Last Wednesday, Iran test fired a Shahab-3 medium-range ballistic missile (MRBM) and last Thursday, North Korea test fired two KN-23 short-range ballistic missiles (SRBMs). Both nations intended to send a strategic and calculated message to their respective regions and the United States while unbeknownst competing with each other for attention and focus on the world stage for pre-positioning in their upcoming negotiations with the United States and its allies. To quell it, last Friday, Israel and the U.S. completed an intercept test campaign in Alaska, that resulted in three out of three successful intercepts, for the Arrow 3 missile defense interceptor that can negate the Shahab-3 MRBM and the KN-23 SRBM.
Iran tested the Shahab-3, which has been operational since 2003, from its southern coast and it traveled 1,100 km before landing east of Tehran. This Iranian show and tell show demonstrates to the U.S., its allies, and Israel a vast arsenal of layered threats of ranges from ballistic missiles, to cruise missiles, and to Unmanned Aerial Vehicles (UAVs), which it has been using operationally. Unlike North Korea, who claims advanced capability on their linear and directional KN-23 SRBMs, Iran has far more advanced and technical engineering demonstrations in their systems engineering of an integrated missile and UAV arsenal to include SRBMs.
This behavior of non-peers highlights the challenges for missile defense in the Middle East, Europe, and the Pacific for point defenses of major air bases that are key for air power projection, air operational centers, and central logistical hubs which are being stressed because they must defend against a myriad of air breathing threats, that include 360 degree UAVs and cruise missiles, to ballistic missiles, and in the near future hypersonic missiles.
Today, the U.S. has the only platform, the Aegis Ballistic Missile Defense (BMD) ship, in the world with all the capabilities integrated on board an over 500 foot long vessel to defend against all of these threats. Aegis BMD ships are mobile and are placed in crisis situations around the world as needed as they are off the waters of Iran and North Korea. There is an upcoming Missile Defense Review (MDR) study due soon on the conversion of all 87 Aegis destroyer ships within ten years to be fully missile defense capable and a common baseline to enable launch and engage on remote and integration. These ships are constantly deployed to patrol the Persian Gulf, Mediterranean Sea, East China Sea, and the Sea of Japan to provide defense against these Iranian and North Korea capabilities that can threaten U.S. allies in the Gulf Cooperation Council (GCC), Israel, Europe, and the Far East.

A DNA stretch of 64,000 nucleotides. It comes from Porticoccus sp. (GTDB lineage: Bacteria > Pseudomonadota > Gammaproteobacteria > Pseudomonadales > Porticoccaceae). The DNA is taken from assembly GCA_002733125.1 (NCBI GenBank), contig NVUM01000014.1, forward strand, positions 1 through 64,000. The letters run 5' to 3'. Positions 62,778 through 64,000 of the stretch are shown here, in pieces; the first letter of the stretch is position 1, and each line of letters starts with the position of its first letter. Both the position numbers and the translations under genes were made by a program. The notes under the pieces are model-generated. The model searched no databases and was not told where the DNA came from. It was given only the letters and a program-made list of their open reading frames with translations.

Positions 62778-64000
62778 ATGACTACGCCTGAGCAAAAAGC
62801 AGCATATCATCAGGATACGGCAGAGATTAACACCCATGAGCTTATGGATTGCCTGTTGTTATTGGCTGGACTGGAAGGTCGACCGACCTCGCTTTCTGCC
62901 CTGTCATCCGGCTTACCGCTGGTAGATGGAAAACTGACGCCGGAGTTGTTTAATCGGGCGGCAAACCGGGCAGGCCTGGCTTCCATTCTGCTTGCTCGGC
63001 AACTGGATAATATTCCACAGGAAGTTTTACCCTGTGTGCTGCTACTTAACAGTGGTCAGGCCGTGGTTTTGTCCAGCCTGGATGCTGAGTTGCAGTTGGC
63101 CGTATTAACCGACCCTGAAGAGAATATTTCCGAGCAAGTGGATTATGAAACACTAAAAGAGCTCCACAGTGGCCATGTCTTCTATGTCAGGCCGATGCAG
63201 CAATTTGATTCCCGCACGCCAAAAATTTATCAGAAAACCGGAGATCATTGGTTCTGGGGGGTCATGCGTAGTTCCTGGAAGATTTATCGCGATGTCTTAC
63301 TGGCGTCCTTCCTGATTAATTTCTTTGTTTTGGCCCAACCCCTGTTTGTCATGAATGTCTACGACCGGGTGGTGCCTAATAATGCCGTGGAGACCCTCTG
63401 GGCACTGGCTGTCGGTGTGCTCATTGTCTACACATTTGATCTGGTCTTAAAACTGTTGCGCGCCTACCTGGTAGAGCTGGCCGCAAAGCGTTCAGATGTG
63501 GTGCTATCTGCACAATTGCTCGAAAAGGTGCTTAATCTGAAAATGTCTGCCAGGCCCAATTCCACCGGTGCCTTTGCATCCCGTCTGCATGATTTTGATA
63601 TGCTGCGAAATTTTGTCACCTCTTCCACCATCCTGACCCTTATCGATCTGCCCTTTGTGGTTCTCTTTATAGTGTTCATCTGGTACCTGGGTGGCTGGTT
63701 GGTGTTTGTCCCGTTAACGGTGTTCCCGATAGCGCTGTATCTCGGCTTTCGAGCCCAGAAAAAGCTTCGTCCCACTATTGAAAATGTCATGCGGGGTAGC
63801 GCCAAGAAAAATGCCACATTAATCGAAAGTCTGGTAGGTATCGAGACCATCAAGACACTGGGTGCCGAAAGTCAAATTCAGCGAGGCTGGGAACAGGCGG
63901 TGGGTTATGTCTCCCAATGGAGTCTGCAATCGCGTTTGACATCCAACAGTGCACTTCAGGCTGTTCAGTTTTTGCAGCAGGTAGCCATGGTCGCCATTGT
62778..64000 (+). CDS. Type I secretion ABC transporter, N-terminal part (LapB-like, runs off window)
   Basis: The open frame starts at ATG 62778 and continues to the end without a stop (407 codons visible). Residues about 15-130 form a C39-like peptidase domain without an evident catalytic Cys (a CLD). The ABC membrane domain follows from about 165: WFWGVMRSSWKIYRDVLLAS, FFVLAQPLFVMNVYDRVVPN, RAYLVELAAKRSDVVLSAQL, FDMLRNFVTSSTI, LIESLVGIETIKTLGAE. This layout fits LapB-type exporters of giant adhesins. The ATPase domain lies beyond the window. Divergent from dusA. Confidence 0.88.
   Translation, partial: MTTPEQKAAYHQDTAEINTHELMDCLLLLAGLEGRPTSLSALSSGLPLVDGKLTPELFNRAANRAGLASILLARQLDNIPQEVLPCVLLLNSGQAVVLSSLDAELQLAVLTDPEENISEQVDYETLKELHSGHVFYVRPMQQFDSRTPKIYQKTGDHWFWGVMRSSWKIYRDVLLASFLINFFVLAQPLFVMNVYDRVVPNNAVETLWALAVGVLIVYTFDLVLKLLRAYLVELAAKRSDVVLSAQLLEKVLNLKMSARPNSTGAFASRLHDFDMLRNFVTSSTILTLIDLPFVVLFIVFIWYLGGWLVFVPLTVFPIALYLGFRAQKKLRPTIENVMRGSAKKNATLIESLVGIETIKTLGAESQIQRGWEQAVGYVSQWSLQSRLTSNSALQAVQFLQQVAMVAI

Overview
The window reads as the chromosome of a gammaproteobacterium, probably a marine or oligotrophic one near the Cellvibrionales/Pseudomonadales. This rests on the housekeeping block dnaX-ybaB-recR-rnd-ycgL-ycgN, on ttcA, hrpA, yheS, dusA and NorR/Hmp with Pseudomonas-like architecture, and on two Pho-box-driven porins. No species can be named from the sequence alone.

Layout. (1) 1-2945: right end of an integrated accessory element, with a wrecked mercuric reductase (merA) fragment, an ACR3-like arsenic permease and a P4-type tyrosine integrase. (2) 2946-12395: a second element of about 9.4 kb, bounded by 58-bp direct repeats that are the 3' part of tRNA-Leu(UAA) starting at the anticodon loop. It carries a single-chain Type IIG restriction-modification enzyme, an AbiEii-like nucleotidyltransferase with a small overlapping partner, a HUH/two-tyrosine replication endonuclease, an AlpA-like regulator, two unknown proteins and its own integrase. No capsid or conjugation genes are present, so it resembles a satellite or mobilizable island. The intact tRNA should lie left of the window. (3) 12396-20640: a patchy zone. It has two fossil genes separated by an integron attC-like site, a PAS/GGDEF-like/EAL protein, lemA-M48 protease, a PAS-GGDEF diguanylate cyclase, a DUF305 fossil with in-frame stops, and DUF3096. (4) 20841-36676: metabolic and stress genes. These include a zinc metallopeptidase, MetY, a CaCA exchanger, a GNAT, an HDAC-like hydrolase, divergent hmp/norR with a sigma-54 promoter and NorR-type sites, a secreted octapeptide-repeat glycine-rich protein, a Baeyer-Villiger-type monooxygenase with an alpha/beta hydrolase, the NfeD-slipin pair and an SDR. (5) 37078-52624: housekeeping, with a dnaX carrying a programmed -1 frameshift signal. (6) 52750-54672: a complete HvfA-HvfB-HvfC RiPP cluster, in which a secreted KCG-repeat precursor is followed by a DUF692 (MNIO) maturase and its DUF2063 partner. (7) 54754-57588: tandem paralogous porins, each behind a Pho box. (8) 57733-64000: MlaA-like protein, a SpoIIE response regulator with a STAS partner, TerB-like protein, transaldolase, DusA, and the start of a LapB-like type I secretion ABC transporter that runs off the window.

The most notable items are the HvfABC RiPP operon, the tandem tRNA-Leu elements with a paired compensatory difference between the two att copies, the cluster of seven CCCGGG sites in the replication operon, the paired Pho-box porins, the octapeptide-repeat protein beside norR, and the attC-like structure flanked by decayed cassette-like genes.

Israel has co-developed with the United States, who has invested over $5 billion on Israeli missile defense systems, the best multi-layered fixed point defense capability in the world to defend itself from threats in the Middle East. This layered system includes the Iron Dome for rockets and short-range missiles, David’s Sling for short-range missiles and long-range rockets, to Arrow-2 and Arrow-3 which defend against short- to medium-range ballistic missiles like the Shahab-3 MRBM.
The United States is working on a fixed site missile defense capability to be ready by 2023 in an integrated system with the Integrated Air and Missile Defense Battle Command System (IBCS)connecting the new Lower Tier Air and Missile Defense Sensor (LTAMDS) radar and the Indirect Fire Protection Capability (IFPC) to leverage U.S. Army air defense assets and capabilities. U.S. future fixed site composite point missile defenses not only have to be fully integrated across services, leveraging the best shooter with the best sensors, they must be integrated across all the domains of ground, sea, air, space, and cyber. They too have to be offense and defense combined to provide the best defense and the best deterrent against an overmatch of capacity.
This has got our attention.